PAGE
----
I didn’t struggle with infertility. We pretty much got pregnant when we wanted to get pregnant. And avoided it when we wanted to avoided it. There was a brief space, the space between Gabriel’s death and Flora’s conception, that was fraught with some of what I see women and couples who struggle with infertility going through.

But that was a short space.

And here I am.

And let me tell you something: Having a pregnancy at 39 with two other children to care for and a full-time job and then having a baby and turning 40 two months later? IS EXHAUSTING.


If you are married or in a stable relationship and you want children someday? Have them now. You have more energy now. Your reproductive organs are nice and young and (relatively to my 40-year-old eggs, for example) primed for making healthy babies.

Seriously: Go for it.

That Ph.D. program will still be there. Europe or whatever other country you want to travel to will still be there. You can start your career now, continue it as a parent, and/or pick it up again later. Work will be there. Guys: cars and more expensive toys? Will be there.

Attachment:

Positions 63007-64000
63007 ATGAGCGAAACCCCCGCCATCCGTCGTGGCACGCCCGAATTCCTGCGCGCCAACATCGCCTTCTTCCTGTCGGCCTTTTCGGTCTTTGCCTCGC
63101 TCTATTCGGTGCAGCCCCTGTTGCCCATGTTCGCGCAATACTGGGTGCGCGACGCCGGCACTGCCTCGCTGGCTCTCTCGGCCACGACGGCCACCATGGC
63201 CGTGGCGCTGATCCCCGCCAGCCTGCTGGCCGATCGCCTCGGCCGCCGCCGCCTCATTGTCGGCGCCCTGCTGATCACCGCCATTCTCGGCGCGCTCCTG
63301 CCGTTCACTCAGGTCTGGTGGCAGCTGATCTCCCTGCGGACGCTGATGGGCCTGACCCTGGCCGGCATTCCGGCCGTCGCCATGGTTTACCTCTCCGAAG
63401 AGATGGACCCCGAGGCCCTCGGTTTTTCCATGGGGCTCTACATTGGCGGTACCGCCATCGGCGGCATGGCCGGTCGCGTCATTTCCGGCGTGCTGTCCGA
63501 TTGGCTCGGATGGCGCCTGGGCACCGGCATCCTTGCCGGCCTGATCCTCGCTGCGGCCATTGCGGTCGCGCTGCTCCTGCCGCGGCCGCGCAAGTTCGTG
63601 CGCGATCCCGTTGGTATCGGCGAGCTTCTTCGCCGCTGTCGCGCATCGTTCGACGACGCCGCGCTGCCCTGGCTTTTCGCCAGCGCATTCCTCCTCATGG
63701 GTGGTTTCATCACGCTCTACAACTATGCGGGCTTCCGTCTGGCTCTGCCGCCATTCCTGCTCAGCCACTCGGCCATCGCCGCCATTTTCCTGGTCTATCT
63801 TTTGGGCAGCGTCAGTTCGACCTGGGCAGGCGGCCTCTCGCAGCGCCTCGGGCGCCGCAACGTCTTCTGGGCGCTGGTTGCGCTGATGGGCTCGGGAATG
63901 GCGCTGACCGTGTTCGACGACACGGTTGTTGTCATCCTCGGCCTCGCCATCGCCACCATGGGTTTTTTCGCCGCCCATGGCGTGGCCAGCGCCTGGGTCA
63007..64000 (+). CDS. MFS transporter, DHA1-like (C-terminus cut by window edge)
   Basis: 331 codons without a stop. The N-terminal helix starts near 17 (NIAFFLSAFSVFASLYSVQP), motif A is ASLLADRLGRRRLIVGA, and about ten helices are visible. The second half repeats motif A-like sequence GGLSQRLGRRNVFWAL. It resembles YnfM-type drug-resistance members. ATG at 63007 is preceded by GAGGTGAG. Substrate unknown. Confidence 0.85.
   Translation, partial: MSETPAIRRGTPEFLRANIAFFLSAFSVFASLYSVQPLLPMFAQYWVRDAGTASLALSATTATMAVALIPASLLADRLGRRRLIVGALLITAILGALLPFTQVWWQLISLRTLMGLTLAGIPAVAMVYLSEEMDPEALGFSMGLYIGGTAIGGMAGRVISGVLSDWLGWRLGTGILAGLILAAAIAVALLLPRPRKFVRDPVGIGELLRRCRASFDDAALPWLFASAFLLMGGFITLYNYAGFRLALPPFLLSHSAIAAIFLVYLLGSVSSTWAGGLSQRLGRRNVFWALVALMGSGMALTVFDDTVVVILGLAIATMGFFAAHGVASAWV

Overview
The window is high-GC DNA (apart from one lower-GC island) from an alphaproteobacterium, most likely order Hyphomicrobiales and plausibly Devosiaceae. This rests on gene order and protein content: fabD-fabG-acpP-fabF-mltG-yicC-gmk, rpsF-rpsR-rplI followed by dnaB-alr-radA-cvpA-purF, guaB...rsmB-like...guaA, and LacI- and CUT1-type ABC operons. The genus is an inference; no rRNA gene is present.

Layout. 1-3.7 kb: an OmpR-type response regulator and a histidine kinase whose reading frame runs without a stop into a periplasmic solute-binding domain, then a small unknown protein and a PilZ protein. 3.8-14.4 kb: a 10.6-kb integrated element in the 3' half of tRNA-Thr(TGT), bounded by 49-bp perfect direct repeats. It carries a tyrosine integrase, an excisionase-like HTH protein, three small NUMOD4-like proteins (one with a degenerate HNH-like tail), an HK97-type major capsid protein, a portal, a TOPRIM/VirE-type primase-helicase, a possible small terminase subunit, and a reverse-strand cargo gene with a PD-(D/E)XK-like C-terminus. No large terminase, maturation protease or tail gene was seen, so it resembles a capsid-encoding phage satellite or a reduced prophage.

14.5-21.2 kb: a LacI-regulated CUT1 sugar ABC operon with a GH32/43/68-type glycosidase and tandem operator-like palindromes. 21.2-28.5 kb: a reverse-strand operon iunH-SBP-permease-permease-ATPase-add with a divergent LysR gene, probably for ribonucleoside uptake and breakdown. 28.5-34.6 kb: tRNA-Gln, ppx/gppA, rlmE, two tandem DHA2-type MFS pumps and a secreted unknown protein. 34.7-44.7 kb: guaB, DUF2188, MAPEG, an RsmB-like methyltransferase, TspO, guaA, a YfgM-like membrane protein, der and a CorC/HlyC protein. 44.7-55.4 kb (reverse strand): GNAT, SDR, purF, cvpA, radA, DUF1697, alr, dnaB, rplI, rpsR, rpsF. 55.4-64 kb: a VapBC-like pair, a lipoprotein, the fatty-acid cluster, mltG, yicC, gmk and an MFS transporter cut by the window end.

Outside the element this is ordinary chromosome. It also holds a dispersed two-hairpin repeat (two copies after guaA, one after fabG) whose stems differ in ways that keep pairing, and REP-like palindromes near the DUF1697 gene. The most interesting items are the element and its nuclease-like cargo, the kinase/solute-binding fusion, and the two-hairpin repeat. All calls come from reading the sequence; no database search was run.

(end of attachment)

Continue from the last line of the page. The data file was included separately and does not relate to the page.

What may not be there (especially, particularly, and almost exclusively for women) is fertility.

This somewhat harkens back to that Allison Pearson quote . If you listened to the interview at all (and I do encourage you to do so; it’s so entertaining) she talks about listening to young career-oriented woman (although I think it pertains to men as well, although to a lesser degree when it comes to fertility), and how she just wants to tell them to go get pregnant.

Will your life be easier with kids? Will getting that Ph.D. or traveling or climbing the career ladder be easier if you are a parent, especially if you are a woman?

Probably not.

But struggling with infertility in your 30s has got to be more difficult. It’s heartbreaking. Stressful. Hard on a relationship.

Like I said, many things remain possible after parenthood. Fertility is finite.

Are there other concerns? Yes. Of course there are, and that’s why I mention stability in your relationship. Plus, you and/or your partner probably want to have some steady income, health benefits (although there are avenues for prenatal care that don’t have to cost tons of money), and other resources.

Like I said, this is a none-of-my-business post. And I know that blogs that are honest about the difficulty of parenting (which is a lot of my blog) can be off-putting to anyone who wants to be a parent someday. But I know so many wonderful people out there who will make great parents if they so choose. I mean to be encouraging, not judgmental.

If I did that badly, it wouldn’t be the first time.